As a Single, You Need All the Families You Can Get Including Your Neighborhood Family
Do you know your neighbors?Do you feel a part of your community?You may own your own home, keep your yard neat, take in your garbage cans, rake your leaves, and even chat about the weather with your neighbors across the proverbial fence.You may be settled in your own square acreage, but you may not be settled into the neighborhood.
Outside your own street, you may be more likely to know what happens in your community by reading the local paper (do you read the local paper?) than by participating in the development of the happenings.Why is this?
You may say, ďIím too busy,Ē or ďI donít have time.ĒNo doubt this is true.When you are single, you must work to support yourself.You donít have any to share the chores, help with home upkeep, take your pet to the vet, tune up the car, fix a leaky faucet, wash clothes.If you are a mother, you are responsible for taking the kids to their friends, sports, doctors, grandparents.And, when you are single, you especially need time for your friends, time for yourself, and if you are interested in meeting men, time to devote to that.The miracle is how you manage to do it all.
Now, here I am, adding an additional requirement for you as a single woman Ė know your neighbors and get involved in the community.
Why?Why add more to your already overloaded schedule?A basic human need is to belong, to feel a part of a group that cares about your existence, where your presence makes a difference. When you are married with children, you donít have to work at that.You are already connected.Even a lousy marriage provides this on-going connection.
As a single mother, you probably are grounded in your neighborhood through the children.Because of them, you have access to the PTA, the Community Center, and other child-centered activities.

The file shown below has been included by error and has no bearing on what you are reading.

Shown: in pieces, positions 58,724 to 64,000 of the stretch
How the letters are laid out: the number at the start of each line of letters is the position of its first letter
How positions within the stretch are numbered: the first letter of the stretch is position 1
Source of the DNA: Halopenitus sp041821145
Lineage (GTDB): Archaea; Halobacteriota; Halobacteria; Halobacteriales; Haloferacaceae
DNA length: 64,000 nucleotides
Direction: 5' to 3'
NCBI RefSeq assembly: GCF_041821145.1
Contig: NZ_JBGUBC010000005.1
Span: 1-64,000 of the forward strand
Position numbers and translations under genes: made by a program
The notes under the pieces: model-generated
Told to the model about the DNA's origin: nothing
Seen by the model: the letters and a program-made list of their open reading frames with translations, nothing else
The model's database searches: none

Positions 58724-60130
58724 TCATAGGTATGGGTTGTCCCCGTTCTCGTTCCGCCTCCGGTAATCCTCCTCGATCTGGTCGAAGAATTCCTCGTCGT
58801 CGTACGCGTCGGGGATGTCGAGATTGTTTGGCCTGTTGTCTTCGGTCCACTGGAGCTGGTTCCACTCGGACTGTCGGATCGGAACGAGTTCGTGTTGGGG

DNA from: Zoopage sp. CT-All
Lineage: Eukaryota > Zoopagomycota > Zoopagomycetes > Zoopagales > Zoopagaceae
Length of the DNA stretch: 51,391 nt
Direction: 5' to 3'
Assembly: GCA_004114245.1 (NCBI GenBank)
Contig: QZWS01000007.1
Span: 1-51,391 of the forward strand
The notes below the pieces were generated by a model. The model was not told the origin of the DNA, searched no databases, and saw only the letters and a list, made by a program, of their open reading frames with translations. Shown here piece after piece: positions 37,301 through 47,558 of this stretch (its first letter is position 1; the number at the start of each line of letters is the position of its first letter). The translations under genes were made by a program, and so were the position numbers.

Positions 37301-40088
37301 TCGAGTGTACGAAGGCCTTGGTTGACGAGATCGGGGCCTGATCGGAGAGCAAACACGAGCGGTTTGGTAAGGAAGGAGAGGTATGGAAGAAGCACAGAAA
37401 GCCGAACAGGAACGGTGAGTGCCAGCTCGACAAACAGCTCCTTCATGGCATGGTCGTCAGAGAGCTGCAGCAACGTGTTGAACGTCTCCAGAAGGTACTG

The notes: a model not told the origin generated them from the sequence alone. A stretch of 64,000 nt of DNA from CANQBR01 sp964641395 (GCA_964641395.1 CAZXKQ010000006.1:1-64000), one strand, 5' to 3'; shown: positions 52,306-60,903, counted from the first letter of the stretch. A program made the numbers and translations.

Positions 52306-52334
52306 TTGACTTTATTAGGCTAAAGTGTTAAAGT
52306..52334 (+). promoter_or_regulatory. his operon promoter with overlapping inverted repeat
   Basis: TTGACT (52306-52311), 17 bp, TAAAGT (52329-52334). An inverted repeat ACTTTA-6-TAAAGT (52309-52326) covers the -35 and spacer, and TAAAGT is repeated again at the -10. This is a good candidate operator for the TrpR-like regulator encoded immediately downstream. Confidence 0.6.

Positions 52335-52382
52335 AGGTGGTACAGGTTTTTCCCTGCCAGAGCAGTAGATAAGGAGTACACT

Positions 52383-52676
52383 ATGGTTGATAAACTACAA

When you are single without that ticket of inclusion, children, you have to initiate your own contact with people; you have to forge your own place in the neighborhood.
Feeling you belong counters that existential loneliness; it is too simplistic to blame your dissatisfaction with life and your emptiness solely on your lack of a husband.While a husband might help, his absence is not the only cause of those empty feelings.(Ask your married friends.)Often the real cause of loneliness is feeling emotionally empty, feeling ungrounded in your own space, feeling disconnected from the immediate world around you -- feeling you donít fit in.
When you were a child, your life myopically focused around you and your family.As you got older, if that focus hasnít changed, you may continue to feel like a child.Feeling a part of the adult world requires participation in it -- as an adult.
Even if you donít have a family of husband and child, you can participate in the family of your neighborhood.In clean-ups, block watches, recycling, in the local politics and organizations.The activity itself is less important than feeling the people who live on the streets around you are part of your world.
Do you worry that getting involved would only make you feel worse about being single, seeing all those ďhappyĒ families?If so, consider this: getting involved could actually make you feel more connected and less lonely.